Green inspiration has come from the Bible

Among the most controversial criticisms of the Hebrew Bible is that it helped cause the current ecological crisis, writes David Aberbach


Among the most controversial criticisms of the Hebrew Bible is that it helped cause the current ecological crisis. In the biblical story of creation, humanity is empowered to “conquer and rule” (Genesis 1: 28: kivshuha u-redu).

According to this view, associated with the American scholar Lynn White Jr., the Bible as interpreted in medieval Christianity, in an age of growing capitalism, exploration of the New World and imperial conquest, gives humanity license to exploit and ruin the natural world — ultimately causing deforestation, disease, climate change, and pollution of rivers and oceans, the earth and skies.

Two biblical stories have especial meaning to environmentalists. First, the account in Genesis (chapters 1-3) of the divine origin of creation, and the paradise lost by Adam and Eve. And second, the story of how war, defeat and exile brought ecological collapse to the land of Israel: destruction of forests, vineyards and olive groves, land abandoned and left to ruin, cypress to thorn, myrtle to briar, a land of “burnt stone and salt, a land unsowed, bare of plants and grass”.

The Hebrew prophets were eyewitnesses of their country laid waste in war and neglected in time of exile. They were drawn to apocalyptic visions of the transformation of desert into fertile land, regenerated and reforested, a “new Eden”, its rivers flowing in formerly dry land, with newly-planted cedars, acacias, myrtles, olive trees, cypresses, plane trees and pines; and they repeatedly link moral and environmental renewal.

Jeremiah prophesies the return of Israelite exiles as an ecological rebirth, with abundant corn, wine and oil, sheep and cattle, as well as spiritual fertility: “their soul will be like a watered garden”. Ezekiel foresees a time when a freshwater river will run from the Temple in Jerusalem through the wilderness of Judah into the Dead Sea valley, the lowest, driest, saltiest, and deadest place on earth, bringing it to life, filling it with fish, making the entire region green with trees and plants.

Isaiah, similarly, prophesies a time when “justice will be in dry land and righteousness as the Carmel — the fruit of eternal peace…”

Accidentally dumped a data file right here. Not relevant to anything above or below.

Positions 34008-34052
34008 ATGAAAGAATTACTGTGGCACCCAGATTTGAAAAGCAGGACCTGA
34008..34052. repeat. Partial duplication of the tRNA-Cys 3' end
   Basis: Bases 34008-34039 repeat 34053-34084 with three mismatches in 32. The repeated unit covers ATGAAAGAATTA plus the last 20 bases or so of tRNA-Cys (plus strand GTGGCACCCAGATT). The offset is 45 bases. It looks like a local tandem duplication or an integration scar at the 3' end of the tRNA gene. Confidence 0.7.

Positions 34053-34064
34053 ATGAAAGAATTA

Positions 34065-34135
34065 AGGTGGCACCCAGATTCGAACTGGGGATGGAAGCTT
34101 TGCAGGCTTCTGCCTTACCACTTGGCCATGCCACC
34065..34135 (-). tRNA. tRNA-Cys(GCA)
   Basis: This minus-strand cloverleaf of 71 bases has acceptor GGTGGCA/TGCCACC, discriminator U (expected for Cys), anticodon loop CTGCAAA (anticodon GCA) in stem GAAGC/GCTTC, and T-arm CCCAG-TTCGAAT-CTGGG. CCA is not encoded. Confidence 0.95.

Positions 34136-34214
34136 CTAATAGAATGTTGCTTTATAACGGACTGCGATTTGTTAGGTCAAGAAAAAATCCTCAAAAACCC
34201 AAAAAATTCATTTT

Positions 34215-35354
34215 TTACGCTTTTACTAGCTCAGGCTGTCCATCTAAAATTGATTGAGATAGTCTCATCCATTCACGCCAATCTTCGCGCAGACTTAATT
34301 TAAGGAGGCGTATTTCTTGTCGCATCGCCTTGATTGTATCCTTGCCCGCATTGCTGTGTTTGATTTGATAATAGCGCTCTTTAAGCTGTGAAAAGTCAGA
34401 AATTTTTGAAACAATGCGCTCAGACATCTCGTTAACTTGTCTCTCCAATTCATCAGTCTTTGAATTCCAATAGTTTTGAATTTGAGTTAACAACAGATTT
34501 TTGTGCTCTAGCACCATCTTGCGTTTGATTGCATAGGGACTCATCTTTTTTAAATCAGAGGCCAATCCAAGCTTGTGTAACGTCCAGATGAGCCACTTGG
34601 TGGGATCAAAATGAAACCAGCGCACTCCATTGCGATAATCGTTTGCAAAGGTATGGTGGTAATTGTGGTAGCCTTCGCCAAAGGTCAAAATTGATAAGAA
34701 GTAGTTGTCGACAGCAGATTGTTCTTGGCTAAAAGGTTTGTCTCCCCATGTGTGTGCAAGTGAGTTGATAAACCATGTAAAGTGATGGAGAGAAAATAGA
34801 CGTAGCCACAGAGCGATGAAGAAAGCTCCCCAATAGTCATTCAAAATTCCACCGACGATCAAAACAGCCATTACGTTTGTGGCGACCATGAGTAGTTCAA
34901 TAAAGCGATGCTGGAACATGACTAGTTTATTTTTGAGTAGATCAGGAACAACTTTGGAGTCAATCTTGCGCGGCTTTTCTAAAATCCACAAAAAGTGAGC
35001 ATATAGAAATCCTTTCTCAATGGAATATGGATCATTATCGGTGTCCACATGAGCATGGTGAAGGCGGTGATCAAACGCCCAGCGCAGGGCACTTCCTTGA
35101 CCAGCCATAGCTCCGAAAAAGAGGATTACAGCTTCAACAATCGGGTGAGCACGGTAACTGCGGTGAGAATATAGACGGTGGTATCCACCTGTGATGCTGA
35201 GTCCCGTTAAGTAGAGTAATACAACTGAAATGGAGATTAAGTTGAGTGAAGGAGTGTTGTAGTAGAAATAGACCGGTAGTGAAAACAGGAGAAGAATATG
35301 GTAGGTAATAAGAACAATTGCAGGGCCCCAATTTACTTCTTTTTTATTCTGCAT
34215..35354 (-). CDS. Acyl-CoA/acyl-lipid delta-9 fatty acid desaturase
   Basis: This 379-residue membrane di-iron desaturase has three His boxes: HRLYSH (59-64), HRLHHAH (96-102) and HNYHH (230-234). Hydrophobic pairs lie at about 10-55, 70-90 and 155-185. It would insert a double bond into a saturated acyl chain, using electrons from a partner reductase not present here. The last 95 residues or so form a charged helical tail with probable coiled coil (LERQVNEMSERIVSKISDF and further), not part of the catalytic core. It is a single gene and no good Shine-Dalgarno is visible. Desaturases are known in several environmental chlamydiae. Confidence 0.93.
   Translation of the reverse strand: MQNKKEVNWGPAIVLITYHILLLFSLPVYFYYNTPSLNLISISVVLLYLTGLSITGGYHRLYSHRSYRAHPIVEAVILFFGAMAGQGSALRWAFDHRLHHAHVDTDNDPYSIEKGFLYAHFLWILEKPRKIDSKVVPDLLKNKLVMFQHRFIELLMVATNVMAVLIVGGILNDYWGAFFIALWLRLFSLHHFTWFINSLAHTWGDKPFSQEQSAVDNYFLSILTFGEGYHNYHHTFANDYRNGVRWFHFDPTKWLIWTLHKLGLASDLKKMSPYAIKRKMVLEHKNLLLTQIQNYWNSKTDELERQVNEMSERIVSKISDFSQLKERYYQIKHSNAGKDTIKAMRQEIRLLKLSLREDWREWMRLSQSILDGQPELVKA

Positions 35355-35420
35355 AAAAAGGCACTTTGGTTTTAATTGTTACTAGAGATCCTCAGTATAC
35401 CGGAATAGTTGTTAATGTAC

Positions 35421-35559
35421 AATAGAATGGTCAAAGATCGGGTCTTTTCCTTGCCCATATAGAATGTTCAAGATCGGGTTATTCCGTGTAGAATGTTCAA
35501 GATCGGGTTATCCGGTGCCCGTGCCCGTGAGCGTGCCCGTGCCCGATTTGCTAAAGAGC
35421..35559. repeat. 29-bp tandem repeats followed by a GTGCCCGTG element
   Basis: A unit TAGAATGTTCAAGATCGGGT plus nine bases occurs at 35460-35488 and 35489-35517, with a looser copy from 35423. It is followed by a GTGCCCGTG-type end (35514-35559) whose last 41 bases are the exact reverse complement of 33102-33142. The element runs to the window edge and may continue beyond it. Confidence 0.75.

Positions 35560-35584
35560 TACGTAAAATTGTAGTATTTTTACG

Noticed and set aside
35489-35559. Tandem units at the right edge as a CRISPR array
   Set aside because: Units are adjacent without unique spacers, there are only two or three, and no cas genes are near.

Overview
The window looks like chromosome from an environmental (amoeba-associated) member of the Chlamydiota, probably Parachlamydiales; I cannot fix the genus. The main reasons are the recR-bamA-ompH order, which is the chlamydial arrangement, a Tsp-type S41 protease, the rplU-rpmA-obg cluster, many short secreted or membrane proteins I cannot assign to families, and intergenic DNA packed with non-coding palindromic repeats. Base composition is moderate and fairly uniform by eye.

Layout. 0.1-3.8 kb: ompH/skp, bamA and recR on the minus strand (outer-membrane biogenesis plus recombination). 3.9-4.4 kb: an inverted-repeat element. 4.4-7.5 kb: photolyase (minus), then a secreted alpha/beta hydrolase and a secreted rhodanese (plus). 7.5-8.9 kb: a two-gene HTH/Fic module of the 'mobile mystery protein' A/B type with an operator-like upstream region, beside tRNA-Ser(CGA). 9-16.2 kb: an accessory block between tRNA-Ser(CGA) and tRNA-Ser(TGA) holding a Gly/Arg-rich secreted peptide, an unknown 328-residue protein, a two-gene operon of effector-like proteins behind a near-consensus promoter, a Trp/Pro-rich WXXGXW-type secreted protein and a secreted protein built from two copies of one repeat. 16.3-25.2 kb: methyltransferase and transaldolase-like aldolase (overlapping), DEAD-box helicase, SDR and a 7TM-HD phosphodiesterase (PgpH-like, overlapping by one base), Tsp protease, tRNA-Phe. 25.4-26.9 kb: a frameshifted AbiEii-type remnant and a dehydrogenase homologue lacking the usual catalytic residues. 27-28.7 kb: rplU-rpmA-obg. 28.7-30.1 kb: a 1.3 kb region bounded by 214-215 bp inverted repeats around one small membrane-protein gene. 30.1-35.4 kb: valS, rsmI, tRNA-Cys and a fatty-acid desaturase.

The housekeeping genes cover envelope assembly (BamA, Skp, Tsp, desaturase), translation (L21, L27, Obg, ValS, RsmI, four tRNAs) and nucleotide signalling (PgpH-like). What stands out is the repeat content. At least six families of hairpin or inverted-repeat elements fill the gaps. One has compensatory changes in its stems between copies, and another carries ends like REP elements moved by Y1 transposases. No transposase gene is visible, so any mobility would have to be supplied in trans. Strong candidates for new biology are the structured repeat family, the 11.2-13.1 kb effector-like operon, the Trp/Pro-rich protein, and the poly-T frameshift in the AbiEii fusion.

The rediscovery of the natural world as a living reality in modern Hebrew became a Jewish national aim, inspired by the ecological ideals of the Hebrew Bible, particularly the book of Isaiah with its vision of return from exile and revival of the land: “the desert will rejoice and blossom like a rose… waters will burst into the wilderness…”

For centuries of exile, Jews had largely abandoned agriculture though they preserved the ancient agricultural laws and festivals described extensively in the Bible and Talmud. Writers such as Byron, George Eliot, and James Joyce, immersed in the Bible, were sometimes better able than most Jews to imagine a Jewish national rebirth, and the restoration of a land largely barren and neglected for centuries.

In Daniel Deronda (1876), George Eliot anticipates Hebrew writers such as Bialik, Tchernichowsky and Greenberg in making the case for fruitful Jewish nationalism over allegedly sterile assimilation: “Is it rational to drain away the sap of special kindred that makes the families of men rich in interchanged wealth, and various as the forests are various with the glory of the cedar and the palm?”

The moral imagination of the Hebrew Bible is more poetry than theology, more universal than national. This is why writers in many different languages and cultures have been drawn to the Bible even when they did not accept its theological underpinnings. Often, in their love of their own land as a new Zion or a new Jerusalem, they could understand more fully the traditional Jewish love of Zion.

In the Psalms and the prophetic works, abstract moral principles, justice above all, are part of the natural world, growing (or impeded, or destroyed) like a forest, a vineyard, a garden or a field of corn. Nature is judge: justice is the ocean and the power of its waves, righteousness is the sun, truth is light, brotherhood is the morning dew, truth is the earth’s fertility, judgement a storm, the mountains peace.